Rice Sends Out 'Coach' on Winning Note
November 29, 2013
By Bill Khan
Special to Second Half
DETROIT — What do you get the football coach who has everything?
How about a perfect 14-0 season?
Better yet, how about a third straight MHSAA championship as a nice going-away present?
Al Fracassa had accomplished just about everything during his legendary 45-year career at Birmingham Brother Rice, but his final three teams embraced the school's tradition and elevated it to an even higher level.
Brother Rice won its ninth MHSAA title — all under Fracassa — with a 38-21 victory in a rematch against Muskegon in the Division 2 championship game on Friday at Ford Field.
Before this current run, Brother Rice hadn't won back-to-back MHSAA championships. The school record for victories was set by the 2000 team, which went 13-1. The school's last undefeated team was in 1983. The Warriors' 23-game winning streak is one short of the school record set from 1976-78.
"I wish I was young enough to coach some more," said Fracassa, 81. "When you love something so much, it's very difficult to leave. I'm going to still love football; it's done a lot for me."
Fracassa finished his career with a 430-117-7 record, ranking first in Michigan history and sixth nationally in victories. That included eight seasons at Royal Oak Shrine before he was hired as Rice's head coach in 1969.
"I'm glad I made it," Fracassa said. "Now I can rest easy. I'll probably be very sad for awhile, and hopefully I'll be strong enough mentally to handle this."
Friday's game was such a special occasion that even his wife, Phyllis, was in the stands.
"My wife never comes to games," Fracassa said. "She used to come, but she'd be so nervous that she'd beat everybody up next to her. Today, she came with my daughter, who flew in from Omaha. It was nice for her to see us play and have a great victory. I can't wait to see her."
Whoever takes over at Brother Rice has an excellent chance of extending the Warriors' championship and winning streaks.
Brother Rice will return junior quarterback Alex Malzone, who has been outstanding in two MHSAA Finals appearances. Malzone completed his first nine passes against Muskegon, finishing 20 for 24 for 263 yards and four touchdowns. In two title games, he is 28 for 34 for 430 yards, six touchdowns and no interceptions. Malzone was in a rotation last year with Cheyne Lacanaria.
Malzone also ran 17 yards as the holder on a fake field goal attempt with 4:33 left in the game.
"For him to go out with what we've done is an overall great feeling," Malzone said. "It's going to be different without him on the field every practice. He's the best coach I've ever had. I'm going to miss him a lot."
Corey Lacanaria caught 10 passes for 125 yards and a touchdown, while Grant Perry had five catches for 91 yards and two touchdowns.
The teams picked up where they left off in their wild finish in 2012, when a 91-yard kickoff return by Jason Alessi off a lateral gave Brother Rice a 35-28 victory.
Last year, they combined for 42 points during the final 13 minutes and 58 seconds after staging a defensive battle most of the way. On Friday, they scored on the first four possessions of the game, creating a 14-14 deadlock with 1:09 left in the first quarter. Going back to last year, that added up to 70 combined points in only 24:49 of playing time.
Malzone started out 9 for 9 for 125 yards and two touchdowns, hitting Damaris Woods with a 16-yard touchdown pass on the first series of the game and Perry on a one-handed 34-yard grab with 4:24 left in the first quarter.
Muskegon responded to each of those scores with touchdown runs by quarterback Deshaun Thrower, whose 6-yard run capped the Big Reds' first drive and whose 16-yarder tied the game at 14-14 on the next possession.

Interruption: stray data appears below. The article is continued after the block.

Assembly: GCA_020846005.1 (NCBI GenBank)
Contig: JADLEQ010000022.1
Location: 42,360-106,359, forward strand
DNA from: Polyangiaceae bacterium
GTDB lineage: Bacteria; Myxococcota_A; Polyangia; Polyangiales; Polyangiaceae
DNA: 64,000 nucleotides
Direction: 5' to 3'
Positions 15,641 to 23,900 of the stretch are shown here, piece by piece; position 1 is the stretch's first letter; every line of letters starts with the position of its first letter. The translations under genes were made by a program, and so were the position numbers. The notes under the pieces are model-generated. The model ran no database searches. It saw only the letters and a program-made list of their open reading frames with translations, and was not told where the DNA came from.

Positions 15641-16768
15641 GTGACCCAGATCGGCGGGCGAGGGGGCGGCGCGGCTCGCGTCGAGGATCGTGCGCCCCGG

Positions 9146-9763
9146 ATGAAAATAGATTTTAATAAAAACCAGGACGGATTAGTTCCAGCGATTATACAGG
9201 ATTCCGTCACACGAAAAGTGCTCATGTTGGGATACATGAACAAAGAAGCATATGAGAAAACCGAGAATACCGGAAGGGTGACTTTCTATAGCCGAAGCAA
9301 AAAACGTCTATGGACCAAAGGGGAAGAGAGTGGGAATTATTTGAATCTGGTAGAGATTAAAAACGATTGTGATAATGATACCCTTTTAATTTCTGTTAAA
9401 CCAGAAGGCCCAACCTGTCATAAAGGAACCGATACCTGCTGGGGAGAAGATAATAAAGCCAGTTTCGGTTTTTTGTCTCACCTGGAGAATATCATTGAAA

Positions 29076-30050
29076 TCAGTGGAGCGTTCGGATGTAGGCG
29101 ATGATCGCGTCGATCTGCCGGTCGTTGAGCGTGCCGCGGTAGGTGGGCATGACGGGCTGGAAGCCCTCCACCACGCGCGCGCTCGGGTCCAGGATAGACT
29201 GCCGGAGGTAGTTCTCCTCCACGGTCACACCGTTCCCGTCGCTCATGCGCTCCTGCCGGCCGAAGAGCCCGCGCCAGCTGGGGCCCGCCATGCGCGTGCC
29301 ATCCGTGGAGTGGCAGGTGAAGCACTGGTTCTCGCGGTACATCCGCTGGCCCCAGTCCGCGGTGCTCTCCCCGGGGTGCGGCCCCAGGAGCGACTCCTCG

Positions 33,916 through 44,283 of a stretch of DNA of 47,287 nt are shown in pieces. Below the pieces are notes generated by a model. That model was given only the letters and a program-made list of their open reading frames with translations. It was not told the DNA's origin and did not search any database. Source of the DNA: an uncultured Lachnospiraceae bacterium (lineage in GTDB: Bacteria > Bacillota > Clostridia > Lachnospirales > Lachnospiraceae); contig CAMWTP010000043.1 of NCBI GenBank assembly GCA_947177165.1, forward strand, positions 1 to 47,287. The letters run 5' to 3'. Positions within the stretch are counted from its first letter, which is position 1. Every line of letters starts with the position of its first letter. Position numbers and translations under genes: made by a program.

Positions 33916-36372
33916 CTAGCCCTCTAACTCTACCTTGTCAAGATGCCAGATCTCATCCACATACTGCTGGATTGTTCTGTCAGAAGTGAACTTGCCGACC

Perry's second touchdown catch, an 18-yard play with 1:07 left in the first half, gave Brother Rice a 21-14 halftime lead.
The key to the game was that Brother Rice shut down Muskegon's ground game after halftime. Thrower ran 12 times for 117 yards and two touchdowns in the first half, leading a rushing attack that piled up 216 yards on 21 carries. In the second half, Thrower was held to minus-18 yards on 10 carries. As a team, the Big Reds had minus-9 yards on 13 carries in the second half.
Muskegon didn't have the ball beyond its 36-yard line in the second half until 3:30 left in the game when Thrower hit Justin Foster with an 86-yard touchdown pass. But by then Brother Rice had extended its lead to 38-14 on a 21-yard touchdown pass from Malzone to Lacanaria and Malzone's 17-yard touchdown run on the fake field goal.
"They changed defenses in the second half," Thrower said. "A couple of missed opportunities set us back. We couldn't get in a rhythm again."
Muskegon has five MHSAA titles, but has been denied a sixth by Brother Rice two years in a row. The Big Reds last won the championship in 2008.
"I'm going to go back and evaluate what we're doing wrong in the championship game," Muskegon coach Shane Fairfield said. "It's my responsibility and my duty to put these kids in the right position and give them a better chance to win a state championship. It must be something I'm doing. These kids played a heck of a game. They fought through a lot. They're tough as nails. They played 28 games for our fans the last two years. There's going to be a winner and a loser. Unfortunately, the last two years we fell on the other end of it."
While Fairfield works on bringing a title back to the state's all-time winningest program, Fracassa will be a spectator while Brother Rice goes for a fourth consecutive MHSAA title in 2014.
"It's hit me the whole season when I'd go home every night," Fracassa said. "I couldn't believe it's going to be my last year. I try not to think about it. Football kept me busy, but it's here. It's time for someone else to take over. I'd like to mention my coaching staff. ... They did an outstanding job coaching my boys. I hate to take all the credit. They coached and did most of the coaching. I did most of the yelling."
PHOTOS: (Top) Brother Rice coach Al Fracassa celebrates one more MHSAA championship with his team Friday. (Middle) Warriors quarterback Alex Malzone tries to break away from Muskegon's Terry Copeland (5) and Jordan Waire (7). (Click to see more from Terry McNamara Photography.)
For Their Teams, For Each Other, St. Mary Seniors Team Up 2 More Times